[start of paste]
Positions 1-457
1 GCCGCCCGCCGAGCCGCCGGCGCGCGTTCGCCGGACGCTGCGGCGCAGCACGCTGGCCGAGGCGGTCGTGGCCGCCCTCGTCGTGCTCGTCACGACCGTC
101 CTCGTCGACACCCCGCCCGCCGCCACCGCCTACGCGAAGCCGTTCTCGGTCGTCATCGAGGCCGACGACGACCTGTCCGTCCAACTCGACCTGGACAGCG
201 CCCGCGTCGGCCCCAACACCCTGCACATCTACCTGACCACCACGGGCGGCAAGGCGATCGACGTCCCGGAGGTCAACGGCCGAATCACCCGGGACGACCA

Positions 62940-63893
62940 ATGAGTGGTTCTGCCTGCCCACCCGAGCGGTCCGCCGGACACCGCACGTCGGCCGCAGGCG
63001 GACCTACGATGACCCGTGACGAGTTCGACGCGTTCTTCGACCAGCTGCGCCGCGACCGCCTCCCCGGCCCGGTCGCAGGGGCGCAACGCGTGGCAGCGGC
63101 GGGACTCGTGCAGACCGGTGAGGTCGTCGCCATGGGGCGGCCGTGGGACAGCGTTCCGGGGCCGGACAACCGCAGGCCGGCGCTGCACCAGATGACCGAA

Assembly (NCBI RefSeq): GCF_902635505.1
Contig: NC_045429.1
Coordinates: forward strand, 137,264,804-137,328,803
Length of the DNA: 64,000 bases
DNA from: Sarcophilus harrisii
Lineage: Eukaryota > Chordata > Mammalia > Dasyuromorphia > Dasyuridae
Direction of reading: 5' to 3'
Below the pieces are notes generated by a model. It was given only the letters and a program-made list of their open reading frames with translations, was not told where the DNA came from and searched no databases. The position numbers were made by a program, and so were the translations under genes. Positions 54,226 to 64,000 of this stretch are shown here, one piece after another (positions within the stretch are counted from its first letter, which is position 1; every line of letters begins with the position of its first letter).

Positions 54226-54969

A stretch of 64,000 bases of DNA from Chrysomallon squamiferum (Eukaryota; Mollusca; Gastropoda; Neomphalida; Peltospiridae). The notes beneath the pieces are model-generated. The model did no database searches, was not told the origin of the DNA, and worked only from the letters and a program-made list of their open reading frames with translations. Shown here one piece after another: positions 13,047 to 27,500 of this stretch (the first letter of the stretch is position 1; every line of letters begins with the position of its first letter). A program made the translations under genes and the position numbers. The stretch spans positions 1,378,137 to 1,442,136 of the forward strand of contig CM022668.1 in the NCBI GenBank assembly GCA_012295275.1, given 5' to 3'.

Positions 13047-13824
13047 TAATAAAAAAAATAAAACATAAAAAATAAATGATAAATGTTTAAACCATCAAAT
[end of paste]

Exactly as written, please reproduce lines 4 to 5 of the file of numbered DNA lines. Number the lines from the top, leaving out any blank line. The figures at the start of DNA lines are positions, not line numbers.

201 CCCGCGTCGGCCCCAACACCCTGCACATCTACCTGACCACCACGGGCGGCAAGGCGATCGACGTCCCGGAGGTCAACGGCCGAATCACCCGGGACGACCA

Positions 62940-63893